2016 Harley-Davidson Road Glide Ultra Test
The last time I found myself aboard a Harley-Davidson Road Glide Ultra, it was 2013 and I was leisurely working my way through the southern flank of Ozarks Mountain Country. Riding solo, I was in no hurry and had no particular place to go. For that sort of unhurried touring, the Road Glide Ultra took me through the constantly twisting back roads quite competently. Of course, I didn’t quite realize what I was missing.
Jump forward two years and the landscape of Harley-Davidson tourers has changed. Since 2013, the Road Glide Ultra had been absent from the H-D line, unless you were willing to pony up for a CVO. Now equipped with the Project Rushmore enhancements that have become an integral part of The Motor Company touring experience, the new Road Glide Ultra is an impressive touring machine that should entice every previous owner into an upgrade.
While the Project Rushmore improvements are numerous, the most important deal with performance and functionality. The new Road Glide Ultra has the impressive 49mm front forks and beefier triple clamps, and when paired with the upgraded frame from 2009, brings the handling into the 21st century. Forget any sort of wandering and vague feelings going into corners — the Road Glide Ultra holds its line and the Harley-Davidson branded Dunlops are allowed to do their job, with nearly 32 degrees of cornering clearance on each side. The nice fat 17-inch front tire is especially helpful.
Sure, the Ultra is not about pushing the envelope of handling — it weighs over 900 pounds with the six-gallon fuel tank topped off, after all. However, you will develop confidence in the chassis that will come in handy when necessary.
For instance, on one ride we were caught out late and the sun was dropping with many more twisting coastal miles to go. That meant picking up the pace to make the most of the diminishing daylight. In addition to the stiff chassis and nicely balanced suspension —comfortable, yet not mushy — the Road Glide Ultra has excellent linked brakes with three 11.8-inch rotors and Brembo calipers, as well as standard ABS.
This is important, as the Reflex Linked Brakes allow the rider to keep his right hand on the grip when approaching and executing a corner. This increases control, as well as reduces fatigue. For the most part, the Reflex system is transparent, except for the fact that you can decelerate at an impressive rate without having to balance the braking systems.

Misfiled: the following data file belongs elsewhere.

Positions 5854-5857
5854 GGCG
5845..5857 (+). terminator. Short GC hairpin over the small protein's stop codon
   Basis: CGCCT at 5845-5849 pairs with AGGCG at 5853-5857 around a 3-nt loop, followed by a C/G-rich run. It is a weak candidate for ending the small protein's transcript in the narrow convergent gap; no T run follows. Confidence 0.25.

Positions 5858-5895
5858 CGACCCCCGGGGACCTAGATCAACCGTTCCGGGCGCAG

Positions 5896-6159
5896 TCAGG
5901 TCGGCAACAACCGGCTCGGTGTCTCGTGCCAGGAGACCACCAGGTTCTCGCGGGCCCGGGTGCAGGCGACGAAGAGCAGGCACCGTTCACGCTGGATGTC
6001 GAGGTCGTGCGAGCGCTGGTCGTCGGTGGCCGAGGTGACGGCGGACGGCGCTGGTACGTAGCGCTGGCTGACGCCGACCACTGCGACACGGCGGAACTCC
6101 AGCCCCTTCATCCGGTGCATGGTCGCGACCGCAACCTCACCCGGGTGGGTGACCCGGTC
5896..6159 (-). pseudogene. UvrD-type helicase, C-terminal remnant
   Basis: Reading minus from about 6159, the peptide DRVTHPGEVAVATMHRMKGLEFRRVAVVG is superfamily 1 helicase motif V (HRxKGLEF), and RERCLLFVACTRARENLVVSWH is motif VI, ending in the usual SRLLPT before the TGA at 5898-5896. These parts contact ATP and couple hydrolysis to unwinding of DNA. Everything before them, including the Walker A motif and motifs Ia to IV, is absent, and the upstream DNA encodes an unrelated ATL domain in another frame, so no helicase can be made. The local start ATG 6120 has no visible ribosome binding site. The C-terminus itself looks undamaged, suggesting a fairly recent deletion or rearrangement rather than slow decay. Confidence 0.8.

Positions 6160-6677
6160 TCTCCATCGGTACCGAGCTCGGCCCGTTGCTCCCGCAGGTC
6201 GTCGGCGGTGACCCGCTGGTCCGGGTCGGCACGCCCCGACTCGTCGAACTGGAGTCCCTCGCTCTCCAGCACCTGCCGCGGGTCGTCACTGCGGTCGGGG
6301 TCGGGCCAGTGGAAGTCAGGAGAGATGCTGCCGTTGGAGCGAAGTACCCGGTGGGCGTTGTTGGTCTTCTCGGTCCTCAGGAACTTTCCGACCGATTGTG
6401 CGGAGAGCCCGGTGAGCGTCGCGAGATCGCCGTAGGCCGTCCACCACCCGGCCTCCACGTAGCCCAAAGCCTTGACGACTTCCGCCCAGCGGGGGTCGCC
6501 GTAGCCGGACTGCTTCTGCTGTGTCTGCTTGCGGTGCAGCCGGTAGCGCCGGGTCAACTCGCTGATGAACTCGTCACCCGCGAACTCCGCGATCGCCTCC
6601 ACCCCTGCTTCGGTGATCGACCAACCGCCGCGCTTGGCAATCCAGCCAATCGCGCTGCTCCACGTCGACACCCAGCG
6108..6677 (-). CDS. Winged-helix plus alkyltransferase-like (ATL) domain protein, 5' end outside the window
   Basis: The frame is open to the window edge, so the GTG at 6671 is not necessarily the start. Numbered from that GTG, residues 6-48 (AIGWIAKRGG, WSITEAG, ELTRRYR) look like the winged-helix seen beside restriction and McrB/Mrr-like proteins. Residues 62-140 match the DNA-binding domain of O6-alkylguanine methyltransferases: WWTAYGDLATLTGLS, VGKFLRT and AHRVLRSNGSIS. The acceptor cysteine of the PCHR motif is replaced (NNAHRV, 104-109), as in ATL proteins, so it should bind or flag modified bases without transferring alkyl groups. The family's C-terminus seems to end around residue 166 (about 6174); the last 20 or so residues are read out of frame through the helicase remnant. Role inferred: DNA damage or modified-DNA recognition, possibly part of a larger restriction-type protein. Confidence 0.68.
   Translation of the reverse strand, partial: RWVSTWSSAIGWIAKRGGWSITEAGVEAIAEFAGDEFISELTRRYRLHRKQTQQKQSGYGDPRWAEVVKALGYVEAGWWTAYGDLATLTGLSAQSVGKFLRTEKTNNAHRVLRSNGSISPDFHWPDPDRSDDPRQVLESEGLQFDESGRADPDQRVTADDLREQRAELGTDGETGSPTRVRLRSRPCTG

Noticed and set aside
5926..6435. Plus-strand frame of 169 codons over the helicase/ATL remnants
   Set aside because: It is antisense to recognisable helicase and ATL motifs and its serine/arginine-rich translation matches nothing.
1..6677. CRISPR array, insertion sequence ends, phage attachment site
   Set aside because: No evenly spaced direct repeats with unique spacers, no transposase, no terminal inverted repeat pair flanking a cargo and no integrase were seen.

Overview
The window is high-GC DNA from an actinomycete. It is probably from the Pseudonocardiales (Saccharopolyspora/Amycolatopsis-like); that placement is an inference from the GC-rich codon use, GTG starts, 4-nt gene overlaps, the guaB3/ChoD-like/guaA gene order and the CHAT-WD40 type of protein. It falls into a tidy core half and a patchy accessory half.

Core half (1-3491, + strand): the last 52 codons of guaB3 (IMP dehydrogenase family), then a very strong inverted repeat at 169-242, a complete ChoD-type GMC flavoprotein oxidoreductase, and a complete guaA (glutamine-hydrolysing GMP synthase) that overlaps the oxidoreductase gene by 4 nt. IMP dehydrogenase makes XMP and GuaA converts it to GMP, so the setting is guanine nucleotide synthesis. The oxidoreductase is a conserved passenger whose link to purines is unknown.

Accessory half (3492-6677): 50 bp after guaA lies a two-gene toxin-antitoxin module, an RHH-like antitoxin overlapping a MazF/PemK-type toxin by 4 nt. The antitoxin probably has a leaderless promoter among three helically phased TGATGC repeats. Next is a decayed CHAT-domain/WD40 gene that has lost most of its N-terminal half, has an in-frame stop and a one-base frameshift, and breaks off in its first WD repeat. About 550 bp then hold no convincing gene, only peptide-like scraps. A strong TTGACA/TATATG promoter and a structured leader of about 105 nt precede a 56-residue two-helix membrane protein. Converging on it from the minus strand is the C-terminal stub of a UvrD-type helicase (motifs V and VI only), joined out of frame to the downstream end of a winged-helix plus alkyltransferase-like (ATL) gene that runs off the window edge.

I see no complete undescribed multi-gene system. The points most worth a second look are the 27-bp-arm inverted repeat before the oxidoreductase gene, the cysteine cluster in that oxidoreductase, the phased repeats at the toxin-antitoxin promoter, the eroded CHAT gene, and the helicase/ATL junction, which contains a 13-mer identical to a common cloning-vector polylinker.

In low-traction situations, you may trigger the clunky ABS, but you have to almost intentionally over-brake to make it happen in the dry. While some performance-oriented riders may balk at linked brakes, they work great on a bike like this.
Besides slowing you down nicely, the High Output motor that debuted as part of the Project Rushmore package propels you along quite handsomely. Clearly, Harley-Davidson pads down the acceleration by slowing the rate at which the revs grow, but that claimed 105 ft/lbs of torque would be hard to manage without some electronic help.
With that much grunt on tap, you can confidently pass on the Interstates without dropping out of sixth gear. Even in top gear, twisting the throttle at 65 mph will take you into the 90s helpfully fast, giving you a great advantage on the open highway.
Make no mistake about it, this is a stately ride. With the forks kicked out over 29 degrees (offset triple clamps add three-plus degrees to the steering head angle), and a wheelbase of 64 inches, this is a machine that allows you to set the highly intuitive electronic cruise control at 85 mph and relax (and maybe keep an eye out for ticket writers).
Although the fork-mounted batwing fairing gives the Electra Glide series its iconic look, I have to say that I prefer the bulky and boxy frame-mounted sharknose fairing. The batwing looks much sleeker and appealing, but from a functional standpoint, the sharknose is tough to beat.